“I see.” said the figure. “But then again, if you had been plotting your brother’s downfall, you would have already been informed that Arthur of Camelot and his manservant were present at Balinor’s death.”

Ghret didn’t say anything.

“You would also have been informed that it seemed as if Arthur had persuaded Balinor to help Camelot, helping Uther in turn. Helping the man who tore Balinor away from his true love and the son that she would find herself to be carrying.”

“Balinor would rather slit his own throat that aid Uther Pendragon.” Ghret snapped, straightening his spine in the hopes of standing taller. As always, this action failed.

“Really?” asked the figure, sounding amused. “Even if the Pendragon’s used Balinor’s own son to retrieve the Dragon Lord. Imagine it, Balinor’s flesh and blood, begging for him to come and save Camelot. What would your brother have done?”

Ice seemed to have settled in Ghret’s veins, spreading through his limbs and turning his lips to useless weights. He swallowed.

“So imagine-” said the figure, “imagine if this son of Balinor stood before the Queen of Canicus. The picture of his father, the grandson she thought she had lost and the son she feared never to see again. If he was to stand before her and ask her for anything—”

“She would hand it over and more.” Ghret interrupted. “She would deny him nothing, give him everything and bend the knee to rest at his feet. Canicus and its dragons would bow to his command in a heartbeat.”

“Unless…” prompted the figure.

“Unless he lay next to his father.” Ghret grinned.

Silence fell across the room and the serving boy shifted, edging away from the conversation.

“No.” said the figure, drawing out the word as one would when chastising a child. “No. If you kill the boy then you shall simply have one dead brother and one dead nephew. Neither of which will be any good to anyone since it will make no difference to your mother the Queen and you will remain as you are.”

“The what should I do?” asked Ghret, furrowing his eyebrows. “If I must keep the boy alive then what should I do with him?”

“Think about it you stupid man.” said the figure. “What would anyone do with a powerful weapon? They would wield it in whatever way would suit them best.”

“I see.” said Ghret. “And what way would suit you best? Why would you advise me in such a way if this did not help you?”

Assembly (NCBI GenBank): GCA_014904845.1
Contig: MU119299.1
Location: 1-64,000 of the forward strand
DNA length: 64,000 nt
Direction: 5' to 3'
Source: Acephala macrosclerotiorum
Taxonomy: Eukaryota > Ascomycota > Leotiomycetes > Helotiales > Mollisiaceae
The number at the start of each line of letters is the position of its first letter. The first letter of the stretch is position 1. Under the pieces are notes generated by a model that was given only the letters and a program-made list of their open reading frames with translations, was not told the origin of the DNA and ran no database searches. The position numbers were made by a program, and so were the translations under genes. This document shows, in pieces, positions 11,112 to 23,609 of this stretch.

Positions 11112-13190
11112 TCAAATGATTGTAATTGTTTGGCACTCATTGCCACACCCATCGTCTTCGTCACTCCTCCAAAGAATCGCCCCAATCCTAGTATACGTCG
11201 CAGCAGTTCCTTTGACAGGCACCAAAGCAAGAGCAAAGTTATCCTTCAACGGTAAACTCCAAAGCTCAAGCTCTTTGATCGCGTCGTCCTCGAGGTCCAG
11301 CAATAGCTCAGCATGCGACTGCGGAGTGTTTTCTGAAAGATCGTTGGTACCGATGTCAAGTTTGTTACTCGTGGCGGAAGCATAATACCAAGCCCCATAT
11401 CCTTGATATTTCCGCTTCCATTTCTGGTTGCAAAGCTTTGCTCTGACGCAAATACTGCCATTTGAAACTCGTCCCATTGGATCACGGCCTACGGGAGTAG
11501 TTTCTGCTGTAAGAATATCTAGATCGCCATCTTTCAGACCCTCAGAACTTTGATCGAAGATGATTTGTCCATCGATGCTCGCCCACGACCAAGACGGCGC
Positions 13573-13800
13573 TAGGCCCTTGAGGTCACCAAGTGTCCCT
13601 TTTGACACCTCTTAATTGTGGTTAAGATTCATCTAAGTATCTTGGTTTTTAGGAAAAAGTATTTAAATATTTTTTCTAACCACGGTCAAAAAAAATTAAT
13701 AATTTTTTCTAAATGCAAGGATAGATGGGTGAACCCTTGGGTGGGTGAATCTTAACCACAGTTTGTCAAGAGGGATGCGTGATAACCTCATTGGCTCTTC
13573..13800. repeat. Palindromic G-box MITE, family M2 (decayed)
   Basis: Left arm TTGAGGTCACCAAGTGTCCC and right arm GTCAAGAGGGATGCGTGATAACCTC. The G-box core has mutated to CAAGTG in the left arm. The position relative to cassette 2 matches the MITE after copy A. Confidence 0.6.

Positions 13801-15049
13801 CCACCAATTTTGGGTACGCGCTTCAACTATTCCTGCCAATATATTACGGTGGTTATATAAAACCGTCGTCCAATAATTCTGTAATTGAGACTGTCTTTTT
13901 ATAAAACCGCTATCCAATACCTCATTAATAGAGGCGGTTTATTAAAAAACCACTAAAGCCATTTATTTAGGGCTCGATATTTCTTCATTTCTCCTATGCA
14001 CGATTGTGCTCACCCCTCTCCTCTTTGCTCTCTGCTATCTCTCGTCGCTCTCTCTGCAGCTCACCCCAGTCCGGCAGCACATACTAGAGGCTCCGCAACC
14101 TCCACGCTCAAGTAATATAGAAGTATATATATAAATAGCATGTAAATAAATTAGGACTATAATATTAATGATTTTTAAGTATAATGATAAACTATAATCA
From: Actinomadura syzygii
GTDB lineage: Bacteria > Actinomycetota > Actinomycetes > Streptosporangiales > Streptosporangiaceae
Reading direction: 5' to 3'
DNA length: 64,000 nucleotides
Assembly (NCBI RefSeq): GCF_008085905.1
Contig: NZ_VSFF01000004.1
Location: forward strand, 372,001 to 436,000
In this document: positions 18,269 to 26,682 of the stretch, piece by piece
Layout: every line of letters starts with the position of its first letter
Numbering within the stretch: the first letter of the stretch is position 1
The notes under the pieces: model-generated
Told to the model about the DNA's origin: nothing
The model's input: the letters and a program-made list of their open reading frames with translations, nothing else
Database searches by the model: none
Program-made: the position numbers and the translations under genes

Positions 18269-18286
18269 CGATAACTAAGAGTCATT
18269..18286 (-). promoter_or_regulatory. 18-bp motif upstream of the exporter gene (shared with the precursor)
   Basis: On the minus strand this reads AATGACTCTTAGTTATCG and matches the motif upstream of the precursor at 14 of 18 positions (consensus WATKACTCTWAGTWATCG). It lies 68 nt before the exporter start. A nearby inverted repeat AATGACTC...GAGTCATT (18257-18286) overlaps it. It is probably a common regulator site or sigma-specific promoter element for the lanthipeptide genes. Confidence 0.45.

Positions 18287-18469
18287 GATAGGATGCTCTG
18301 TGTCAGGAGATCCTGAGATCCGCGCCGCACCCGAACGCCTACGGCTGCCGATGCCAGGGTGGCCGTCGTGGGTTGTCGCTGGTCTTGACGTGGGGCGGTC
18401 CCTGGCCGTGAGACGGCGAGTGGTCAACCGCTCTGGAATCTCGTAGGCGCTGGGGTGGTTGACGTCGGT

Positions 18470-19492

“Ah.” said the figure. “That is a question that you will have to answer for yourself since I never reveal what I want. It makes it so much easier for others to keep it from me.”

The figure bowed again and disappeared into the shadows. Ghret thought he might have vanished up the steps but without the sound of footsteps he could not tell.

The servant stood rooted to the spot, holding the lantern with unsteady hands.

“I’d say this was a shame.” said Ghret, plucking his sword from the ground. “But you really are an awful servant.”

 

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This entry was posted in: Scribbles From Life

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Carol Forrester is a twenty-three year old writer trying to be a better one. Don’t ask her what her hobbies are because the list doesn’t get much beyond, reading, writing and talking about the same. She has a 2:1 BA degree in history from Bath Spa University and various poems and stories scattered across the net. Her flash fiction story ‘Glorious Silence’ was named as River Ram Press’ short story of the month for August 2014 and her short story ‘A Visit From The Fortune Teller’ has been showcased on the literary site Ink Pantry’s. Most recently, her poem ‘Sunsets’ was featured on Eyes Plus Words, and her personal blog Writing and Works hosts a mass of writing from across the last five years. She has been lucky enough to write guest posts for sites such as Inky Tavern and Song of The Forlorn and is always open to writing more and hosting guest bloggers here on Writing and Works. With hopes of publishing a novel in the next five years and perhaps a collection or two of smaller works, Carol Forrester is nothing if not ambitious. Her writing tries to cover every theme in human life and a lot of her work pulls inspiration from her own eccentric family in the rural wonders of Shropshire life.

Please take the time to tell me what you think, I love receiving feedback. :)